Jaeger-LeCoultre debuted a new iteration of their famous multi-axis tourbillon this week, called the Master Grande Tradition Gyrotourbillon 3 “Meteorite”.
The new uber-complicated timepiece features the same movement and layout of the Gyrotourbillon 3 that was launched in 2013, and that we went hands-on with earlier this year, but with all-new artisanal finishes. Instead of hand hammering and frosting, this new 8-piece limited edition features hand-guilloche work, engraving, aventurine, and meteorite. Both the new and old versions feature grand feu enameling.
In the center of the primary off-center dial – which indicates the hours and minutes via pink gold dauphine-shaped hands – is a silvery-gray meteorite, juxtaposed by the glittery dark blue aventurine glass chapter ring, further contrasted by pink gold applied Roman numeral hours markers.
The small seconds dial, which overlaps the main dial (and obstructing its 8 o’clock marker) also features dark blue aventurine, but in the center. This display features a white grand feu enamel ring with a printed small seconds scale and a gold baton-shaped continuously running hand. Within this dial is the instantaneously jumping digital counter of the chronograph. Not an ordinary chronograph – a digital instant monopusher, column-wheel actuated, chronograph.
Opposite the small seconds/chronograph display is an intricate auxillary 24-hour day/night indicator with hand guilloche work in two colors and gold plated sun and moon motifs, to symbolize day and night.
Completing the dial side of the watch are German silver bridges, inlaid with gray slices of meteorite. And, of course, the signature multi-axis tourbillon a 6 o’clock which consists of two cages, set at two different angles, turning in opposite directions, at different speeds, with a blued spherical balance spring beating in the center, which creates a mesmerizing visual effect.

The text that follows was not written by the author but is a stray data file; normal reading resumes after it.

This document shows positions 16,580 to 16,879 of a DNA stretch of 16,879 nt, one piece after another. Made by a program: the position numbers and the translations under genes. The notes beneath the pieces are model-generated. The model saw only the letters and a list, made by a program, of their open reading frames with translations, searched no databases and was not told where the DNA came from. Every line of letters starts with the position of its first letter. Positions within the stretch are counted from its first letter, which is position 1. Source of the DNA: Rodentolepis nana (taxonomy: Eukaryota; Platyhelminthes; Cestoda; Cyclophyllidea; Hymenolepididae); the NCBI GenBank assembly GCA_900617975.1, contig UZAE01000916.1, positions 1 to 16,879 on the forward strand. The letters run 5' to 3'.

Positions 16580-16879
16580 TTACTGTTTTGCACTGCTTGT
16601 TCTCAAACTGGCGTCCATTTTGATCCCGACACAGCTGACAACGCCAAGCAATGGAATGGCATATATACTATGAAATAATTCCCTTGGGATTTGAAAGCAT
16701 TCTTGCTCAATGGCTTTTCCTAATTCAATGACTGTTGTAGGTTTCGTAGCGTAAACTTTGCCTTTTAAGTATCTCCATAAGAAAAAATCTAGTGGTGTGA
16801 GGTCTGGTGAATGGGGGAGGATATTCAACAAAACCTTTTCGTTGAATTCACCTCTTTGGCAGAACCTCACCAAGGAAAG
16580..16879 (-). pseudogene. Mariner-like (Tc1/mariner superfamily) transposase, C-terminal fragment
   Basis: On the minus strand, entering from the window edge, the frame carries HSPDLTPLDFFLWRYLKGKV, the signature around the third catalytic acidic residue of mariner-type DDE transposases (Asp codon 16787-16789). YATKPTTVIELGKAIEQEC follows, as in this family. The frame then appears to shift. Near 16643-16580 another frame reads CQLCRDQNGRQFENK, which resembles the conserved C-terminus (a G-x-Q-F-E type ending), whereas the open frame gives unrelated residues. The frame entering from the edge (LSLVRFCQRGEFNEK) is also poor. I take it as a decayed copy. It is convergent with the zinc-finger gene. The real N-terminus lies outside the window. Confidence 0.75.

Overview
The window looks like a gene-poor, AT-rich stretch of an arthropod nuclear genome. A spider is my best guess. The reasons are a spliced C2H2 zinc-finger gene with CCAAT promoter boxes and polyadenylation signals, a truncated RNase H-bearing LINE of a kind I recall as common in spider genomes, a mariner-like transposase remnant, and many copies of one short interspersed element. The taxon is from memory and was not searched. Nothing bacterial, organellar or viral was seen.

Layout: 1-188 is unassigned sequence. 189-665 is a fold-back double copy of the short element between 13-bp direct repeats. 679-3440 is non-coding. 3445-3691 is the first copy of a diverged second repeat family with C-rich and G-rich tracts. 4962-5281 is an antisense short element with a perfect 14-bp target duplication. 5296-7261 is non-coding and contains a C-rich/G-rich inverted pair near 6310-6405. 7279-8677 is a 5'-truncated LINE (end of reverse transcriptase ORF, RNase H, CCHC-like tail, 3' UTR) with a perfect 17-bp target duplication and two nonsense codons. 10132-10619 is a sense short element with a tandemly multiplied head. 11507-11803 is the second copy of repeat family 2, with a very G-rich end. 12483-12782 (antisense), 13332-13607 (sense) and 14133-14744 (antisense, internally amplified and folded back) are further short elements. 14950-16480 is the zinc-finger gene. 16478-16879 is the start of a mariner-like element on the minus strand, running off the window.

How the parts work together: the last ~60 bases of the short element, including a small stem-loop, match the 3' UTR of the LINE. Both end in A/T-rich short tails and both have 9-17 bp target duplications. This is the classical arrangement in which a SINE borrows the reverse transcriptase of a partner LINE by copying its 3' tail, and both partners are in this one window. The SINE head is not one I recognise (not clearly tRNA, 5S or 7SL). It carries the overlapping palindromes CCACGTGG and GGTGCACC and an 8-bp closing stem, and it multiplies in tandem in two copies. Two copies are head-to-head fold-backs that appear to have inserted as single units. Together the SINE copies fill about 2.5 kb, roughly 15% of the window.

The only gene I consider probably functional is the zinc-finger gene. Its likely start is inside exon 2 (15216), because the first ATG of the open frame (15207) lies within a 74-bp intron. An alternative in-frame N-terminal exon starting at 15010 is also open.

On the back the traditional Haute horology decorations are apparent: blue screws, ruby jewels, and hand-chamfered, hand-polished jewel countersinks, bridges, and the plates. What really sets this movement apart are the matte-finished straight-grained German silver bridges and plates combined with significant amounts of inlaid gray meteorite slices, which create a stunning aesthetic.
According to the Le Sentier based watchmaker, the material for the main dial was, “Found in Namibia, the Gibeon meteorite chosen for this watch is an iron-nickel alloy with an octahedrite crystal structure, formed by the cooling of the asteroid fragment in outer space over the course of billions of years before it crashed to earth in prehistoric times. The abstract geometric patterns of the intersecting crystal structures shimmer gently when the material catches the light, their irregular arrangement making every slice of meteorite subtly different from all others.”
Like past Gyrotourbillon 3 models, this version is powered by Jaeger-LeCoultre manufactured, manually wound caliber 176, which has a 45-hour power reserve. The case is made of 18K pink gold, measures 43.5 mm x 15.8 mm, and is water-resistant to 50 meters. Limited to 8 pieces. (Ref. Q5032441)
Retail is approximately $550,000. Learn more at Jaeger-LeCoultre.